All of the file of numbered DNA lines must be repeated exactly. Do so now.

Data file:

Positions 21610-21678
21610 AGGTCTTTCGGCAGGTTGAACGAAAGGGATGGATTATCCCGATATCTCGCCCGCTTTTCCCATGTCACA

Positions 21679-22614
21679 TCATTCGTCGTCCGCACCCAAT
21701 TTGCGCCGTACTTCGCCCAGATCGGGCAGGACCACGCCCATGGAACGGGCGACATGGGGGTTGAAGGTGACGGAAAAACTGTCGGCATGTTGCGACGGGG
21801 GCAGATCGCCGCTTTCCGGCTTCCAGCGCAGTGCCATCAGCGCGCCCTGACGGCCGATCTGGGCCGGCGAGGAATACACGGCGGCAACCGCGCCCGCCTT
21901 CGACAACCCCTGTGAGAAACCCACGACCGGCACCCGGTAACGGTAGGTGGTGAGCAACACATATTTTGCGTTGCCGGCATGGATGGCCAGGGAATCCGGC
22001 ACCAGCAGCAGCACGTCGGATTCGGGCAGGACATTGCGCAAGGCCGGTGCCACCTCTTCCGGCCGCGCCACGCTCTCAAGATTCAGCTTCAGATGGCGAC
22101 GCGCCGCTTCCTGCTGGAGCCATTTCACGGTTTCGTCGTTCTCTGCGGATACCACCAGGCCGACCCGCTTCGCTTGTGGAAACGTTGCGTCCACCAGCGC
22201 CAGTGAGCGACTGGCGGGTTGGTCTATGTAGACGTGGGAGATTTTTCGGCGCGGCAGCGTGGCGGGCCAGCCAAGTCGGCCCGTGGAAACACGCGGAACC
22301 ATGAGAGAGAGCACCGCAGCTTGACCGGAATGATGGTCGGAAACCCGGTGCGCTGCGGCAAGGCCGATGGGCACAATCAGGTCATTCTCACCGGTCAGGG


Positions 21610-21678
21610 AGGTCTTTCGGCAGGTTGAACGAAAGGGATGGATTATCCCGATATCTCGCCCGCTTTTCCCATGTCACA

Positions 21679-22614
21679 TCATTCGTCGTCCGCACCCAAT
21701 TTGCGCCGTACTTCGCCCAGATCGGGCAGGACCACGCCCATGGAACGGGCGACATGGGGGTTGAAGGTGACGGAAAAACTGTCGGCATGTTGCGACGGGG
21801 GCAGATCGCCGCTTTCCGGCTTCCAGCGCAGTGCCATCAGCGCGCCCTGACGGCCGATCTGGGCCGGCGAGGAATACACGGCGGCAACCGCGCCCGCCTT
21901 CGACAACCCCTGTGAGAAACCCACGACCGGCACCCGGTAACGGTAGGTGGTGAGCAACACATATTTTGCGTTGCCGGCATGGATGGCCAGGGAATCCGGC
22001 ACCAGCAGCAGCACGTCGGATTCGGGCAGGACATTGCGCAAGGCCGGTGCCACCTCTTCCGGCCGCGCCACGCTCTCAAGATTCAGCTTCAGATGGCGAC
22101 GCGCCGCTTCCTGCTGGAGCCATTTCACGGTTTCGTCGTTCTCTGCGGATACCACCAGGCCGACCCGCTTCGCTTGTGGAAACGTTGCGTCCACCAGCGC
22201 CAGTGAGCGACTGGCGGGTTGGTCTATGTAGACGTGGGAGATTTTTCGGCGCGGCAGCGTGGCGGGCCAGCCAAGTCGGCCCGTGGAAACACGCGGAACC
22301 ATGAGAGAGAGCACCGCAGCTTGACCGGAATGATGGTCGGAAACCCGGTGCGCTGCGGCAAGGCCGATGGGCACAATCAGGTCATTCTCACCGGTCAGGG